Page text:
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Spring means motorcycle and bike riders must cope with hazardous bus knuckles

There’s nothing like a bus knuckle to send shivers up the spines of motorcycle and bike riders, before tossing them to the pavement.

With spring threatening to finally arrive — even of it doesn’t feel like it — people are starting to hop on their bikes, scooters and motorcycles and go for a spin, hoping to kick-start the warm weather.

And that brings us to one of the scourges of two-wheeled travel in Toronto, the dreaded bus knuckle, a raised ridge in the pavement at TTC bus stops, caused by buses constantly stopping in exactly the same spot.

Over time, the weight of buses causes the pavement to settle beneath their wheels, a process exacerbated in hot weather, when the pavement softens. It has the effect of creating a ridge between the wheels, which looks a lot like the knuckles on the back of your hand.

Bus knuckles are deadly for anyone on a two-wheeled vehicle, particularly at night, when they can’t be seen, or when they’re wet, adding a slippery component to the peril.

We once came across a motorcycle rider sitting on the curb — bloodied and dazed- at night near a bus stop, with his motorcycle still on its side at the edge of the road. He said he hit a bus knuckle he didn’t see and was sent flying.

A reader sent us a note saying he hopes 2018 is the year that the city finally does something about a large knuckle on Ellesmere Rd., at the northeast corner of McCowan Ave., saying it gets worse every year.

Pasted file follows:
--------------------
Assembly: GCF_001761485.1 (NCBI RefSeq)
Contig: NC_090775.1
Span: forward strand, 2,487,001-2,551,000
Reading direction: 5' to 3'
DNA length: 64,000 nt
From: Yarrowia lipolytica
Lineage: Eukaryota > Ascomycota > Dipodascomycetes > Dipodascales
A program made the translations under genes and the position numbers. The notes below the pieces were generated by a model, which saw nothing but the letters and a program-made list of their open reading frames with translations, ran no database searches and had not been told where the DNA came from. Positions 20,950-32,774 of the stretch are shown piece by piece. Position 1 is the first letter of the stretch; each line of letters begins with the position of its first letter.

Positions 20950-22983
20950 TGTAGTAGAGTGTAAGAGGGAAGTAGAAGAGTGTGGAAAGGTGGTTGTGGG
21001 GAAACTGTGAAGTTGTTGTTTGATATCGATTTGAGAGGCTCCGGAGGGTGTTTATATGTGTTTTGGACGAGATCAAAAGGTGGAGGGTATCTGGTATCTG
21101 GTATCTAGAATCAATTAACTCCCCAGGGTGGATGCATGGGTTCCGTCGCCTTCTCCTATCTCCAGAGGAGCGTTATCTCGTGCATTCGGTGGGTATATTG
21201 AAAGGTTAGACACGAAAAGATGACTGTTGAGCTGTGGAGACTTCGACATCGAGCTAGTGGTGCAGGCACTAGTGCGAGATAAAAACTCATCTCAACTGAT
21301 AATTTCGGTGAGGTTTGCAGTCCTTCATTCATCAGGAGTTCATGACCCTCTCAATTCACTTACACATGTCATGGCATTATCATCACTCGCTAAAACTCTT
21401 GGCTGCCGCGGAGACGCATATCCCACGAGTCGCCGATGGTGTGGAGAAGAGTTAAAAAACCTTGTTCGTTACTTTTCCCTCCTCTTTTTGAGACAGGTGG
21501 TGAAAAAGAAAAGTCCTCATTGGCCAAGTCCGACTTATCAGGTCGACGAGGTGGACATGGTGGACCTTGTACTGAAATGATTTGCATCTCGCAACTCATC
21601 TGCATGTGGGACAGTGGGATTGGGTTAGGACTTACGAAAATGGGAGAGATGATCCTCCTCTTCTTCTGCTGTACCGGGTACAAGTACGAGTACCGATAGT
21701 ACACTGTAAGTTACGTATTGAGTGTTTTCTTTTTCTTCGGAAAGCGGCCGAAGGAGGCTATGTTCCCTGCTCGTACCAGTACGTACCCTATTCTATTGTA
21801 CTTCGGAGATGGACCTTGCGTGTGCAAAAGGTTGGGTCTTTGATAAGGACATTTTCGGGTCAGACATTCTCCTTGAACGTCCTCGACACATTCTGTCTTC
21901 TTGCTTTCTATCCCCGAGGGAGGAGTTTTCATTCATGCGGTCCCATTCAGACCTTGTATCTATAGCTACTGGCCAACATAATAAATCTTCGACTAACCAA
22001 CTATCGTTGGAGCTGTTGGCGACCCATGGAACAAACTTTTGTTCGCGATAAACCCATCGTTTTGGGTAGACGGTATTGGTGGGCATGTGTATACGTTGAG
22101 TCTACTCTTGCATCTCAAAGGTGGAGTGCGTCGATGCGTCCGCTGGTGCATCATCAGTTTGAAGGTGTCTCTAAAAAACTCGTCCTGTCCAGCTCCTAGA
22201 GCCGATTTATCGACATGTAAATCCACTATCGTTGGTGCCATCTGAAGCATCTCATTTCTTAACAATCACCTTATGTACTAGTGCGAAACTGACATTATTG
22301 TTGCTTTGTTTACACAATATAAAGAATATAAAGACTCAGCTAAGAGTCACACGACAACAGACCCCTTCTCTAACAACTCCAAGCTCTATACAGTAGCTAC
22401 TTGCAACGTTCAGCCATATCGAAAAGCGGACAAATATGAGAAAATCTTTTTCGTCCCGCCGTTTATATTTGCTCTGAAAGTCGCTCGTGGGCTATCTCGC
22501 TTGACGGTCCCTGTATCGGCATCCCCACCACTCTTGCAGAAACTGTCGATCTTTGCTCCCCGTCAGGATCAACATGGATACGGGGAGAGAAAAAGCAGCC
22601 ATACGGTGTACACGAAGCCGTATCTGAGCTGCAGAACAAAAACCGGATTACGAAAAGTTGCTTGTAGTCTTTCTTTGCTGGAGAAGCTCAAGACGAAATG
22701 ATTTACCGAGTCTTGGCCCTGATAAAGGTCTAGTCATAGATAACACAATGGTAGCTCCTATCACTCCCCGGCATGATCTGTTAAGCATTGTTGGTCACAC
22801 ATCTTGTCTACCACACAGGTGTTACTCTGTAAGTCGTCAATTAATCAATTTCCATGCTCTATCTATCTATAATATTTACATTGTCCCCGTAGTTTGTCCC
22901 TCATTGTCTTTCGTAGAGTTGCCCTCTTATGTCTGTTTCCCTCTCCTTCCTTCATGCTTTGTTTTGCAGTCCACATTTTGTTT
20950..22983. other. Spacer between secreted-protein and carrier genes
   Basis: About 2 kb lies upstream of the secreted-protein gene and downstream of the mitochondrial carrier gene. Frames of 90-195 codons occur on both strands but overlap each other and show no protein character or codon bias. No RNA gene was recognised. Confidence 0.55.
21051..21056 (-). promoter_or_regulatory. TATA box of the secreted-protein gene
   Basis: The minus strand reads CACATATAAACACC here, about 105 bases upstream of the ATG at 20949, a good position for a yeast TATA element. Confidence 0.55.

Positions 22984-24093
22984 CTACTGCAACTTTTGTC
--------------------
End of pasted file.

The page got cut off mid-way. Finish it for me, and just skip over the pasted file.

The reader, who asked not to be named, said he often makes a right-hand turn on his motorcycle at the corner and is “ultracareful” to steer around the knuckle, because he knows it’s there.

But he said it’s all the other knuckles at bus stops across the city that worry him, noting that the busier the TTC stop, the more certain it is that a knuckle will develop and get bigger and bigger and bigger.

STATUS: Edison Alexander, who’s in charge of road operations in that area, emailed to say he will try to have the bus knuckle ground off in the next few days, adding it may be on the city’s list of locations to have the pavement replaced with a concrete pad that does not buckle under the weight of buses.

What’s broken in your neighbourhood? Wherever you are in Greater Toronto, we want to know. Email to jlakey@thestar.ca or follow @TOStarFixer on Twitter